ICDS research fellows Martin Hurt and Tomas Jermalavičius contributed to the publication “Towards #NATO2030: The Regional Perspective of the Baltic States and Poland”, a project managed by the Latvian Institute of International Affairs (LIIA) and supported by the NATO Public Diplomacy Division.
Towards a Credible Deterrence and Defence Posture in the Baltics in 2030
Martin Hurt wrote an article about NATO’s deterrence and defence posture in the Baltics in 2030. He described past decisions that were made to design a credible posture, challenges that will affect the delivery if this posture as well as the evolving security environment describing the Baltic Sea region in a wider context together with unfolding events in Belarus and developments in the Arctic and the northern Atlantic Ocean.
Hurt recommended that NATO should regularly exercise reinforcement of the enhanced Forward Presence Battlegroups as part of major NATO exercises. NATO should also closely monitor Russia’s military presence in Belarus, assess related threats and, if required, strengthen the posture to mitigate the increasing threats to the Baltic states and Poland by maintaining forces at high readiness in or close to the Baltic Sea region, by exercising reinforcement and by temporarily forward deploying forces and capabilities, including but not limited to joint fires, to the region.
The Baltic states should take greater responsibility for regional security and defence by strengthening capabilities, individually as well as collectively, in the electromagnetic spectrum and in the air and maritime domains, including through the 3B Naval Vision 2030+. The Baltic states should also continue to improve Host Nation Support capabilities and finalise the Rail Baltic project by 2026. In addition, Allies should increase defence spending to a level that enables them to fulfil their spending and NATO defence planning commitments and to demonstrate their credibility vis-à-vis the US under Article 3 of the North Atlantic Treaty.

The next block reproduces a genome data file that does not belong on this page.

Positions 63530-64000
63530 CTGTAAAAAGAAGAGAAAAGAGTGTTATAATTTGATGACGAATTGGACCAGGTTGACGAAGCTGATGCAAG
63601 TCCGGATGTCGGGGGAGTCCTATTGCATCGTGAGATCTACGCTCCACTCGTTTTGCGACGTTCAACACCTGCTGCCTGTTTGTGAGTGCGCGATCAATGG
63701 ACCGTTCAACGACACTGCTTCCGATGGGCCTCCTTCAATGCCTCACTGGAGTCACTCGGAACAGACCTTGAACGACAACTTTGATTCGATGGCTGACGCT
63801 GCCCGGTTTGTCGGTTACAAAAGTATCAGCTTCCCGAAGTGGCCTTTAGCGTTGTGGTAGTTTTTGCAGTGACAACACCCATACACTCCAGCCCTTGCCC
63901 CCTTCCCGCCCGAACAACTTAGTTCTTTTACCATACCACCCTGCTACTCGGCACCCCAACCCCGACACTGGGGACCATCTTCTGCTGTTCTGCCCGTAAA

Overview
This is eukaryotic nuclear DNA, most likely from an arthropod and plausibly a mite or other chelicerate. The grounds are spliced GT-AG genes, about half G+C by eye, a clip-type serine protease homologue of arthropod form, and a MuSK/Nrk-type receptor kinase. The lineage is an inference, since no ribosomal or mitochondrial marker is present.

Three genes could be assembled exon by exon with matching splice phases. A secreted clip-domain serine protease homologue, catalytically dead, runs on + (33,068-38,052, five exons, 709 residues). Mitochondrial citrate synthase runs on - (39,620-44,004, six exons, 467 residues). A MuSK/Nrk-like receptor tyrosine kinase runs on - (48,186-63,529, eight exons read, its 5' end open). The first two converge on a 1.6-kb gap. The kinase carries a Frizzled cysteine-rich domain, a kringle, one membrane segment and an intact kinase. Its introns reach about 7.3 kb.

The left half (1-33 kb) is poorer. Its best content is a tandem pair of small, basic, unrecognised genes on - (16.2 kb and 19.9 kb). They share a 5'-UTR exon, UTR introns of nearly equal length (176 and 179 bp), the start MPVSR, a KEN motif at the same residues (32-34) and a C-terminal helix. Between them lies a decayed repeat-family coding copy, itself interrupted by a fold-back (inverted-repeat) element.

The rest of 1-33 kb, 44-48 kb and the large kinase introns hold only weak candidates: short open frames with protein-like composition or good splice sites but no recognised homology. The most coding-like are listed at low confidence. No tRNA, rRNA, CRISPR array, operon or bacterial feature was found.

Gravity of “Star NATO”: Can the Alliance Pull the Baltics Into Military Space Affairs?
Tomas Jermalavičius together with Alejandro Leal, previously a research intern at ICDS, contributed an article titled ‘Gravity of “Star NATO”: Can the Alliance Pull the Baltics Into Military Space Affairs?’. The article explored the implications of NATO’s recent decision to declare outers space the fifth operational domain alongside land, air, sea, and cyberspace. They outlined the main drivers for the Alliance to become a platform to coordinate space capabilities and operations of the Allies such as growing dependence of military operations, national economies and civilian resilience on space-based assets and services as well as threats posed by various actors to these assets.
They urged the defence establishments of the Baltic states to overcome their space ignorance and find ways to contribute to the implementation of NATO’s overarching space policy. Their recommendations include some necessary adjustments in the command and control structures and processes as well as in their strategic assessments, military plans, doctrines, and education. The Baltic states also identify some niches in which they could contribute to the Alliance’s resilience in outer space and draw upon the strengths of their national innovation base in doing so. But overall, they conclude, the defence leadership of the Baltic states must adopt a longer-term perspective and have a bolder vision for involvement in military aspects of outer space, and not regard this operational domain as out of reach for small allies.
The publication was launched on 15 December 2020. At the launch, the keynote speech was delivered by H.E. Egils Levits, the President of the Republic of Latvia, and a lead-in was provided by Ambassador Baiba Braže, Assistant Secretary General for Public Diplomacy at NATO Headquarters. Martin Hurt participated in the panel discussion of the launch.
Watch the full discussion: